An imbalance between haemostasia and fibrinolysis, and subsequent fibrin generation within the rheumatoid joint could have a role in disease perpetuation.
To study fibrin formation at the synovial space in a model of rheumatoid arthritis, and its possible role in activating the synovial cells from inside of the cavity.
Antigen arthritis was induced by injecting ovalbumin into rabbits' knees. We looked for the appearance of fibrin in the effusion and at the inflamed tisues with immunohistochemistry, in a sequential fashion (from 24 hour to 1 week after disease induction). Morphologic changes at the intimal synovial surface in contact with fibrin matrices were studied over a long period of time by several qualitative variables. Analysis of the variables was carried out with Kruskall Wallis and Mann Whitney nonparametric tests, and linear regression was performed using the least squares method.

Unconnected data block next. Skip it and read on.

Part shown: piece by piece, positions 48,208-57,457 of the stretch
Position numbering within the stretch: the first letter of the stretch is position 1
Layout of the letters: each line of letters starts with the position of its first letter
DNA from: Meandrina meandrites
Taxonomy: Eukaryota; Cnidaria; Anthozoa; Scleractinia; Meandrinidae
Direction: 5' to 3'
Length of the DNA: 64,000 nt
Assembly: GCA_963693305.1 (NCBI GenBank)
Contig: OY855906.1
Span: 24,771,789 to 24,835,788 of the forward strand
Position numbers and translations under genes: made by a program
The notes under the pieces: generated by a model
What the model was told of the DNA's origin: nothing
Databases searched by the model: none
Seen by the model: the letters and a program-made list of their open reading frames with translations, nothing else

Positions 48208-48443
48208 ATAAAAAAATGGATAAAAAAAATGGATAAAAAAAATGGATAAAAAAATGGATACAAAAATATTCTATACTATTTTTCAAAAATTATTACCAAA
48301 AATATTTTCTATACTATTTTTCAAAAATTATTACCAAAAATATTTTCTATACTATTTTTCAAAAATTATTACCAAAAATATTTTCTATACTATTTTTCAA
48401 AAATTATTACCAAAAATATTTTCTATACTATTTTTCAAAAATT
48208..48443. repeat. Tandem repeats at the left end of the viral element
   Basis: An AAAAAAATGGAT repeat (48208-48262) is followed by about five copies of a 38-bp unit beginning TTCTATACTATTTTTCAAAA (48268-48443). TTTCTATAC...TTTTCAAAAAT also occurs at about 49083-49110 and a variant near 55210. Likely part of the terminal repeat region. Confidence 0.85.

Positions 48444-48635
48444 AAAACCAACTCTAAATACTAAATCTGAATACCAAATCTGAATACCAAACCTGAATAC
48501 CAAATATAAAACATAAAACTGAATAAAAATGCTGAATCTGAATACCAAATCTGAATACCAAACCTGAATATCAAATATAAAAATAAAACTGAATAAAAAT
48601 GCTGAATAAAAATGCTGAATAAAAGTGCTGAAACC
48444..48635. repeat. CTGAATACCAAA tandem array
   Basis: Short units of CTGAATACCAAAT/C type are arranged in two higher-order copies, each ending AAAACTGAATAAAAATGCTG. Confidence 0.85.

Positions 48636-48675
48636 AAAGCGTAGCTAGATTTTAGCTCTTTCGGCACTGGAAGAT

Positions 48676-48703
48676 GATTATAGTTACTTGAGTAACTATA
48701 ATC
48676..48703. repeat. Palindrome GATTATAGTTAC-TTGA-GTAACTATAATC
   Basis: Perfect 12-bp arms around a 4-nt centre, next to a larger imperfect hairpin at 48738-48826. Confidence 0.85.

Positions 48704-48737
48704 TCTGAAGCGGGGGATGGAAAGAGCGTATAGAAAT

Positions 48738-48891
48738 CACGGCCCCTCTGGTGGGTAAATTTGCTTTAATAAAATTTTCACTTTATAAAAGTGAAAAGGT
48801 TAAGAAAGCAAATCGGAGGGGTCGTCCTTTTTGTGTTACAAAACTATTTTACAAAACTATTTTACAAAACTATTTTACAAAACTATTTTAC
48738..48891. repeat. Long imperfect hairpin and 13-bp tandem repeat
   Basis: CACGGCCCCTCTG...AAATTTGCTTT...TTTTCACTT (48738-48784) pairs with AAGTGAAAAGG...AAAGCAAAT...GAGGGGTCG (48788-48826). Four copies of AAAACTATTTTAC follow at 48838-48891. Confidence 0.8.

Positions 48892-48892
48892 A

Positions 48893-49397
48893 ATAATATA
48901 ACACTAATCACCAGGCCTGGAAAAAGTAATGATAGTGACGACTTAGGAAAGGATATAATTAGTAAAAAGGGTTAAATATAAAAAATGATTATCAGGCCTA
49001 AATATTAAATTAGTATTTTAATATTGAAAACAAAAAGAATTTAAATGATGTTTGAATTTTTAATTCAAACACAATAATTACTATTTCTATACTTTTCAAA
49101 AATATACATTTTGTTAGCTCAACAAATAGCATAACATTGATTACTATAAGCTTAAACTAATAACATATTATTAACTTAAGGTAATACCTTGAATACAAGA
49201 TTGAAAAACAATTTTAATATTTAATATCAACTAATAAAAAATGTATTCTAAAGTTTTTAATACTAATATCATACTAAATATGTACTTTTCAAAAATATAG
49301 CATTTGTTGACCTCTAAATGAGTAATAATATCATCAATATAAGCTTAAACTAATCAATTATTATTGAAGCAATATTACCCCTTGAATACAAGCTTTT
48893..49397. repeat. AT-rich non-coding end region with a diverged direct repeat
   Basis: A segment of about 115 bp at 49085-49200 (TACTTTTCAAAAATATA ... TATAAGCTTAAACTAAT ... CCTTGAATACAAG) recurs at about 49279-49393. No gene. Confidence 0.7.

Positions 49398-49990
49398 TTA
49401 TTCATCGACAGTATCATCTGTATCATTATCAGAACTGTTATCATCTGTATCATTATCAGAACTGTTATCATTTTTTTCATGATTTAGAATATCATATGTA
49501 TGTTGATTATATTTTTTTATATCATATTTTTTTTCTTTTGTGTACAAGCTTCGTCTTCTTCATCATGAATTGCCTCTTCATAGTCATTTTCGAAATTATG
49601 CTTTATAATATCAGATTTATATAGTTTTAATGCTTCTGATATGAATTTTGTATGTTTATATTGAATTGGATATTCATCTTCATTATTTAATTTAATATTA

Fibrin aggregates appeared from the initial stages of the disease at the synovial effusion. Later on, they were localised on the synovial surface. Differentiation of the aggregates from the underlying synovial tissue was easy at the beginning, but then progressive changes were noted at the fibrin-tissue interface, ending with the invasion of the aggregates by synovial cells and their incorporation into the tissue. The process involved cross-linking of fibrin matrices with fibronectin, and synoviocyte proliferation and migration.
Fibrin aggregates generated inside the joint cavity may constitute a source of activation and acquisition of invasiveness of synovial fibroblasts, a process to explore between the perpetuating mechanisms of rheumatoid arthritis.